The largest manmade grotto in the world, the Shrine of the Grotto of the Redemption, can be found in West Bend, which is near Wright County. The religious shrine is part of the Roman Catholic Diocese of Sioux City.
Constructed out of stone, it’s made up of a series of nine grottos (a natural or man-made cave) depicting the life of Jesus Christ.
There’s a collection of minerals, fossils, shells, and other artifacts there as well. Construction began in 1912 and continued for 42 years. It earned a place on the National Register of Historic Places in 2001.
The Iowa Speedway
The 7/8-mile Iowa Speedway race track is located in Newtown, approximately 30 miles east of Des Moines. It plays host to several races throughout the year, including the IndyCar Series, the NASCAR Xfinity Series, and the NASCAR Gander RV and Outdoors Truck Series.
Frank Lloyd Wright’s 1908 Stockman House was the architect’s first and only prairie schoolhouse-style structure in the state. You can take a tour of it, as well as other prairie-style architecture houses in the Rock Crest-Rock Glen Historic District.
Reiman Gardens, located at the Iowa State University campus in Ames, offers 17 acres of indoor and outdoor gardens. In addition to beautifully designed gardens, you’ll want to check out the architectural details of the Christina Reiman Butterfly Wing and other prairie school structures.
See Related: Best National Parks in the USA to Visit
If you Build a Bridge, They’ll Come to Tour It
The Bridge of Madison County
The Bridge of Madison County (either the 1922 book by Robert James Waller or the 1995 film starring Clint Eastwood and Meryl Streep) is set in Madison County in Winterset, which is about 30 miles from Des Moines.
The movie was filmed in Winterset. You can take a guided tour of the film sets and the bridges, including the Roseman Covered Bridge (believed to be haunted) and Holliwell Bridge (which is more than 110 feet long). Both were featured in the movie.
With a tour, you’ll learn the history and architectural facts about these unique bridges and be able to explore some of the other ones in town (including the Cutler Donahoe Bridge).
Field of Dreams
Another book-turned film that’s set in the Hawkeye State is Shoeless Joe (1982) by WP Kinsella. If you’re not familiar with the book, you may be familiar with the line “If you build it, he will come.” Yes, Field of Dreams would be correct.
The 1989 film starring Kevin Costner, Ray Liotta, and Amy Madigan was set in Iowa. You can tour the fictional farmhouse of Annie and Ray Kinsella in Dyersville in Dubuque County. The field is there, so come on over.
Interesting and Weird Facts About Iowa
- A University of Iowa swim coach invented the butterfly stroke.
- John Vincent Atanasoff, a professor at Iowa State College, created the Atanasoff-Berry Computer (ABC), the first electronic digital computer, in the 1940s. He had the assistance of Clifford E. Berry, one of his graduate students.
- Quaker Oats are produced in Cedar Rapids. It’s the largest milling facility in the world.
- Along with corn, oats, and pork, Iowa produces soybeans, cattle, and eggs.
- The “Hawk-Eye and Iowa Patriot” was the name of a newspaper published from 1839 to 1843. The newspaper publisher was in Burlington.
- Iowa is sometimes called the Corn State. This comes as no surprise as Iowa is the largest producer of corn in the U.S. Located on the northern side of the state, Kossuth County has the highest percentage of corn production, churning out more corn than any of its sister counties.
- Elk Horn, in southwest Iowa near Omaha, Nebraska, is the largest Danish settlement in the U.S. It’s less than one square mile in size.
- The house in the famous 1930 American Gothic painting (by Grant Wood) is still standing today in Eldon, Iowa. It’s called the Dibble House. You can’t miss that Carpenter Gothic-style roofline window. We can’t guarantee that the farmer and his daughter (and pitchfork) will be at the American Gothic house to pose with you.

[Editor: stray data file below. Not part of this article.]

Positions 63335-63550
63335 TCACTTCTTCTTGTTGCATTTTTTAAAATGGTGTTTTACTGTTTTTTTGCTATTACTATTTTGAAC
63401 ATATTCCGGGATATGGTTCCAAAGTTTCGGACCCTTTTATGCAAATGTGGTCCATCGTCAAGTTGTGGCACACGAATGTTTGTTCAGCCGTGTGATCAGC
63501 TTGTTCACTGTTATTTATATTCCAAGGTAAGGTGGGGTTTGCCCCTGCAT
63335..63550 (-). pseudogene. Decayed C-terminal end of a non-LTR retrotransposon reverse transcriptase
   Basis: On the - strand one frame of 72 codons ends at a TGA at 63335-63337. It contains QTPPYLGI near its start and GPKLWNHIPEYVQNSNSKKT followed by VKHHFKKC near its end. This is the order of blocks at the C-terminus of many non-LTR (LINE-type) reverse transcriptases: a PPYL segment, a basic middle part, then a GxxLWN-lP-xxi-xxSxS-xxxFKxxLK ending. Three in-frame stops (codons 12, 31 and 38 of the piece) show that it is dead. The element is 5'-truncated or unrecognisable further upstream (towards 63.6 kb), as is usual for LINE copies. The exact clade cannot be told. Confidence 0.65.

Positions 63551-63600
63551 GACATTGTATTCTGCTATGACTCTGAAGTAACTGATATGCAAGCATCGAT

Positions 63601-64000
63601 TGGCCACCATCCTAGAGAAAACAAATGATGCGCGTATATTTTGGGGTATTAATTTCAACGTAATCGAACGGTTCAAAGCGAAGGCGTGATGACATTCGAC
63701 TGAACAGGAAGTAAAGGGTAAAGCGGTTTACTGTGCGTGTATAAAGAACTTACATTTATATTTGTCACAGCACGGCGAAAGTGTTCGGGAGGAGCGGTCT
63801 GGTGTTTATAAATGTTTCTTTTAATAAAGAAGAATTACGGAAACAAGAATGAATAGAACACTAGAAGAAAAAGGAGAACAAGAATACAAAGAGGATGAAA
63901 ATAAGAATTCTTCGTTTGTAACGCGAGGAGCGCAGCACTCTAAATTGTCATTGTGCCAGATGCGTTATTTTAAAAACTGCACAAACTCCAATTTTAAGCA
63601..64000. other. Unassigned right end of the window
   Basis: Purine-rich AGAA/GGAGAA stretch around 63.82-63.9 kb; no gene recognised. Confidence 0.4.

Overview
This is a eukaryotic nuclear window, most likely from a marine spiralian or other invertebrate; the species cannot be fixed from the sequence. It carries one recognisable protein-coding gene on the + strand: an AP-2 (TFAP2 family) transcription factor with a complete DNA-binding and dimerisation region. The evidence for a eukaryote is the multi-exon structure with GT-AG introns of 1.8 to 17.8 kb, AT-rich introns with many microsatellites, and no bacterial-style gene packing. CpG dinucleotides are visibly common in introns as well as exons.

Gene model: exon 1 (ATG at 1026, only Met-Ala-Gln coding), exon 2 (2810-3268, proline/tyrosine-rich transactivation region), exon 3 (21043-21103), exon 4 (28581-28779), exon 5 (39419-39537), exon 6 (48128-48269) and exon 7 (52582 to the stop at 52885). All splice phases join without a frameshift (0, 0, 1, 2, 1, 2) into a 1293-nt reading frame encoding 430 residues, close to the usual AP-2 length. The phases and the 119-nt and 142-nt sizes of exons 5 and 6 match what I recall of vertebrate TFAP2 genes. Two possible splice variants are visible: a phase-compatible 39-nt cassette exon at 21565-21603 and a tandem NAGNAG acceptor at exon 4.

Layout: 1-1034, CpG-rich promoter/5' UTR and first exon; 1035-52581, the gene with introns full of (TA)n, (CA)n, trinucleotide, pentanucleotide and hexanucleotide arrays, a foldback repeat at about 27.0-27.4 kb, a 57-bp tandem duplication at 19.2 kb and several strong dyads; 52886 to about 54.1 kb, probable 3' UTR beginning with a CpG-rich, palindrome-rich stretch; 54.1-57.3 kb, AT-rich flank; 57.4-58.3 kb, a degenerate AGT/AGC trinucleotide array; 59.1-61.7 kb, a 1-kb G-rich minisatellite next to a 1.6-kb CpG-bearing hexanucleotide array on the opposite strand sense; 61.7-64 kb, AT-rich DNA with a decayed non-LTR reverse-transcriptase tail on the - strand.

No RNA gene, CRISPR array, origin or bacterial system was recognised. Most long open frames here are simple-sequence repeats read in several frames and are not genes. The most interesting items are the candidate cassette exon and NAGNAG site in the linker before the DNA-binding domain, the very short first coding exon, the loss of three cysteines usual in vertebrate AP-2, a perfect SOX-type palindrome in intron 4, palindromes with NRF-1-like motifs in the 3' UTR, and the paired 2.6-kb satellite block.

- Register’s Annual Great Bicycle Ride Across Iowa (RAGBRAI) is a yearly 8-day bicycle ride across the state that includes festivals, events, music, and food. It starts around Sergeant Bluff (near the Missouri River) on the northwestern side of the state and runs through Pocahontas, Emmetsburg, Mason City, and Lawler all the way to Lansing (near the Mississippi River) in northeastern Iowa.
- The world’s largest truck stop, the Iowa 80 Truckstop, is in Walcott in Muscatine and Scott County. Open since 1964, there’s a chiropractor, a dentist, and laundry facilities along with food, shopping, and all the amenities a truck driver could ever need or want (think: showers, full-service fuel, a workout room, and more).
- Pigs outnumber Iowans by about 4 to 1. With a population of just under 3.2 million humans, there are nearly 13 million pigs in Iowa.
- Ancient Iowa was once the stomping ground of some notable mega-fauna, including at least two species of giant sloth!
See Related: Best Places to Visit in the US
Where to Stay in Iowa
Looking for accommodations in Iowa?
Whether you’re hobnobbing with hobos, checking out local attractions, or running for president, we’ve found a few options for overnight visits.
AVID Hotels – Sioux City – Downtown, an IHG Hotel
AVID Hotels – Sioux City is within convenient access to the Sioux City Convention Center, the Sioux Center Art Museum, Tysons Event Center, and other attractions in Woodbury County.
Guests can enjoy a fitness center, free Wi-Fi, and daily continental breakfast at this pet-friendly hotel in Sioux City, the fourth largest city in Iowa.
GrandStay Hotel & Suites Ames
The GrandStay Hotel & Suites Ames is near Iowa State University (about 40 minutes from Des Moines) and has an indoor pool, a hot tub, and a fitness center. All guest rooms have a kitchenette, a seating area, and a sofa bed as well as free Wi-Fi.
It’s an excellent choice if you’re in the area for an extended stay and need more space to spread out. We really enjoy the idea of that kitchenette.
Hotel Baymont by Wyndham Des Moines Airport
The Hotel Baymont by Wyndham Des Moines Airport has an indoor heated pool, a hot tub, and a recreation room with a billiards table. Guest rooms offer a microwave, a mini fridge, a coffeemaker, and free Wi-Fi at this Iowa city hotel. It’s within convenient access to the Des Moines River.
Hampton Inn & Suites Mason City
If you’re bicycling across Iowa, or following the tour by vehicle, the Hampton Inn & Suites Mason City makes a good place to call it a night. There’s free Wi-Fi, a fitness center, and nearby restaurants.
Cobblestone Inn & Suites – Winterset
Cobblestone Inn & Suites – Winterset has a fitness center, a lounge, and a business center. Guest rooms have a microwave, free Wi-Fi, and cable TV. This pet-friendly hotel is a terrific choice for visiting Madison County’s covered bridges.
Historic 1860s Home
Located near Cedar Rapids, in Marion, this historic 1860s home offers modern amenities in a charming setting. The 1,650-square-foot townhome has three bedrooms and one bathroom and can accommodate up to seven guests. Enjoy the conveniences of a kitchen, dining room, and living room.
It’s within walking distance of restaurants and shops. The hosts are on-site at this duplex if you need anything. Dogs less than 50 lbs. are welcome to join you.